Today marks the 48th anniversary of the Ford Mustang. The original car was launched on April 17, 1964, at the New York World’s Fair. To pay tribute to the storied pony car, we decided to take a brief look back at the history of the Ford Mustang.
First Generation — 1964-1973
The so-called “1964 and a half” Mustang came equipped with a 2.8-liter inline six engine and three-speed manual transmission, and cost just $2368. Though Ford planned to only sell about 100,000 Mustangs per year, over 417,000 were sold during the car’s first twelve months on the market. Launching in the spring was something of an unusual move: new cars were almost always unveiled in the fall in that era, so by showing off the new Mustang as an “early 1964″ in April, Ford hoped to gain more media coverage and public interest.
In 1965, Ford launched the Shelby GT350 model with a 306-hp, 4.7-liter V-8 engine. It was followed two years later by the Shelby GT500, which had a 7.0-liter V-8 good for 355 hp. And in 1968, Ford replaced the 289-cubic inch (4.7 liters) V-8 with a 302-cubic inch (5.0-liter).
Second Generation — 1974-1978
The Ford Mustang was all-new for 1974, becoming 19 inches shorter in length and 490 pounds lighter than the bloated 1973 model. Neither a V-8 nor a convertible model are offered; the coupe and new notchback are available with a 90-hp, 2.3-liter inline-four engine or a 100-hp, 2.8-liter V-6. These decisions were made, in part, in response to the ongoing oil crisis that had caused many Americans to buy smaller, less powerful cars.
A V-8-powered model was launched in 1975, but the 5.0-liter was available only with an automatic and produced just 130 hp. To help appease convertible fans, a version of the Mustang with removable glass “T-tops” was added for 1977; the V-8 also received an optional four-speed manual transmission the same year.
Third Generation — 1979-1994
In 1979, Ford launched the “Fox body” Mustang, based on the same Fox platform that was used for a variety of vehicles ranging from the Mercury Zephyr to the Ford Thunderbird. Though longer and taller than the Mustang II, the new car was still 200 pounds lighter than its predecessor.
Engine choices comprised a 2.3-liter inline-four, a 140-hp turbocharged version of that engine, a 2.8-liter V-6, a 3.3-liter inline-six, and the 140-hp 5.0-liter V-8. Sadly, the 5.0-liter was dropped for an “economy-minded” 119-hp 4.2-liter V-8. A year later, tighter emissions controls forced the V-8′s power down to 115 hp, while the turbo four-cylinder engine was canceled.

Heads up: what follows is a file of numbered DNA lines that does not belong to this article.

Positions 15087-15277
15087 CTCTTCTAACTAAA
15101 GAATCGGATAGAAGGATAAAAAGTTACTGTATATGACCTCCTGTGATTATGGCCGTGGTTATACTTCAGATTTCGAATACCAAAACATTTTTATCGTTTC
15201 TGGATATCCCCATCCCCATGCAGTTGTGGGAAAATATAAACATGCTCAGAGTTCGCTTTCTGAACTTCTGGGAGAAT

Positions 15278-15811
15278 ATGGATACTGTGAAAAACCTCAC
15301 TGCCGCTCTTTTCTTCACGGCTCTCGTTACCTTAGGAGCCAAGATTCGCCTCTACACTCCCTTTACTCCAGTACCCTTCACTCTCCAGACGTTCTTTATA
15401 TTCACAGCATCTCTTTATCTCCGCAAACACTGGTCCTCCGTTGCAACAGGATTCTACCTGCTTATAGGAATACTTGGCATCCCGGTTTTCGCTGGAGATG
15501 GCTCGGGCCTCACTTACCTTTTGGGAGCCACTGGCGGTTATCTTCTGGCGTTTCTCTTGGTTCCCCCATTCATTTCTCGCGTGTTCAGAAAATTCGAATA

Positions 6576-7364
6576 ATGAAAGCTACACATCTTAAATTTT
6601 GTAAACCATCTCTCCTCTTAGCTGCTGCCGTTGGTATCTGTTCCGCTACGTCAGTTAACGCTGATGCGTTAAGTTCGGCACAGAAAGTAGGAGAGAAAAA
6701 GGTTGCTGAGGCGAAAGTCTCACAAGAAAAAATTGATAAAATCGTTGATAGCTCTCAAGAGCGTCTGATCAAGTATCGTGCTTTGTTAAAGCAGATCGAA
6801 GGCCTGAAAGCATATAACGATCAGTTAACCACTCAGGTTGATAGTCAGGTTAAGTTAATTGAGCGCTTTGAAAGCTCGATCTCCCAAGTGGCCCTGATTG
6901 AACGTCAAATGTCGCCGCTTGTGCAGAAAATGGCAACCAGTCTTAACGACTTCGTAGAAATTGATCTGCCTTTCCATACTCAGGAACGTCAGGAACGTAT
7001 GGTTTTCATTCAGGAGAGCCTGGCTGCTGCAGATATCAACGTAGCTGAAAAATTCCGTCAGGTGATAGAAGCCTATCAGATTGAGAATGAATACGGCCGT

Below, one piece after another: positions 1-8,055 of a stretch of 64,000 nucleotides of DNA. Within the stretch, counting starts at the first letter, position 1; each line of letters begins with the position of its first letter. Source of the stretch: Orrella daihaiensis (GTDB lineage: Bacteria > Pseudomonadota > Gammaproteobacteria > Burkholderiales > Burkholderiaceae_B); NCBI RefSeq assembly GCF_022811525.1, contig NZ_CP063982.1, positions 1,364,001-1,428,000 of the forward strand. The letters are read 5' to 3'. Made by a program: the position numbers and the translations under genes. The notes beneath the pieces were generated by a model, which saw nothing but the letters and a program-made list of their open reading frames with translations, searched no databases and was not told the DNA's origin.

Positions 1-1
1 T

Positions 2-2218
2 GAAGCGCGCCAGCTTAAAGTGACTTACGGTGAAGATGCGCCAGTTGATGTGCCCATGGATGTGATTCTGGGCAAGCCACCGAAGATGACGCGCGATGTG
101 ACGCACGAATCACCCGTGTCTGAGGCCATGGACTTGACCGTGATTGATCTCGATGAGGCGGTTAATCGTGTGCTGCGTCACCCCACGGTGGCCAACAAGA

The Mustang GT returns in 1982 with a 157-hp, 5.0-liter V-8 engine, and a Mustang convertible returns for 1983. Other important upgrades include the addition of fuel injection to the V-8 model in 1986, a driver’s airbag becoming standard in 1990, and the launch of the special SVT Mustang Cobra in 1993. The Cobra used a specially modified 5.0-liter V-8 with 235 hp, and also had various handling and braking upgrades. There also is a 107-unit run of race-only Cobra R models.
Fourth Generation — 1994-2004
For its fourth generation, Ford claims that 1330 of the Mustang’s 1850 parts were redesigned. That included making the body stiffer, and dropping the hatchback body to leave just the coupe and convertible. The GT model’s 5.0-liter V-8 engine made 215 hp, while the SVT Mustang Cobra got an upgraded version of that mill with 240 hp.
In 1996 the venerable 5.0-liter engine was phased out in favor of a 4.6-liter “modular” V-8, making the same 215 hp as its predecessor. The Cobra scored an all-aluminum dual-overhead cam version of the engine with 305 hp.
For 1999, the Mustang received a thorough redesign to the “New Edge” design, including more creases and angular body parts. The base 3.7-liter V-6 engine is upgraded to 190 hp and gets special 35th anniversary badging to commemorate the car’s birthday.
To pay homage to the car driven by Steve McQueen in the classic movie “Bullitt”, Ford launched the Mustang Bullitt GT in 2001. It had unique side scoops, 17-inch wheels, and a unique lowered suspension. Then in 2003, the company launched another special edition with the Mach 1 (inspired by the 1969-1973 Mustang Mach 1). It wore unique 17-inch wheels, a “Shaker”-style hood, a 305-hp version of the 4.6-liter V-8 engine, and special black leather meant to recall that of the 1960s cars.
Fifth Generation — 2005-?
The fifth and current generation of the Ford Mustang launched in 2005 with an entirely new design. Production also moved from Dearborn, Michigan to Ford’s factory in Flat Rock, Michigan. Production of the 2005 model starts in fall 2004; engine and body choices were again limited to a coupe and convertible, and V-6 and V-8. In 2007, the Shelby GT500 was launched with a supercharged 5.4-liter V-8 good for 500hp. In 2010 the Mustang received a mild redesign to freshen its appearance, adding numerous retro touches.
The biggest news for this generation of car came in 2011, when Ford launched two new engines for the Mustang. The new base engine was an all-aluminum 3.7-liter V-6 with 305 hp and 280 lb-ft, while the upgrade engine marked the return of the famed “5.0″ with an aluminum 5.0-liter V-8 producing 412 hp and 390 lb-ft. The new year also marked a change for the GT500, which scored an all-aluminum engine good for 550 hp. The Mustang Boss 302, which has a 5.0-liter engine upgraded to 444 hp and sundry chassis upgrades for track uses, debuted for 2012.
The most recent updates to the Ford Mustang come in the form of a facelift with new lighting for 2013. The V-8 engine gains eight horsepower, for a total of 420 hp.
An all-new Mustang is expected for 2014 or 2015. It may wear futuristic “Kinetic 2.0″ styling inspired by the Ford Evos concept, and could adopt independent rear suspension. There’s even talk of the Mustang returning to a turbocharged four-cylinder engine — but for now, much of that is speculation.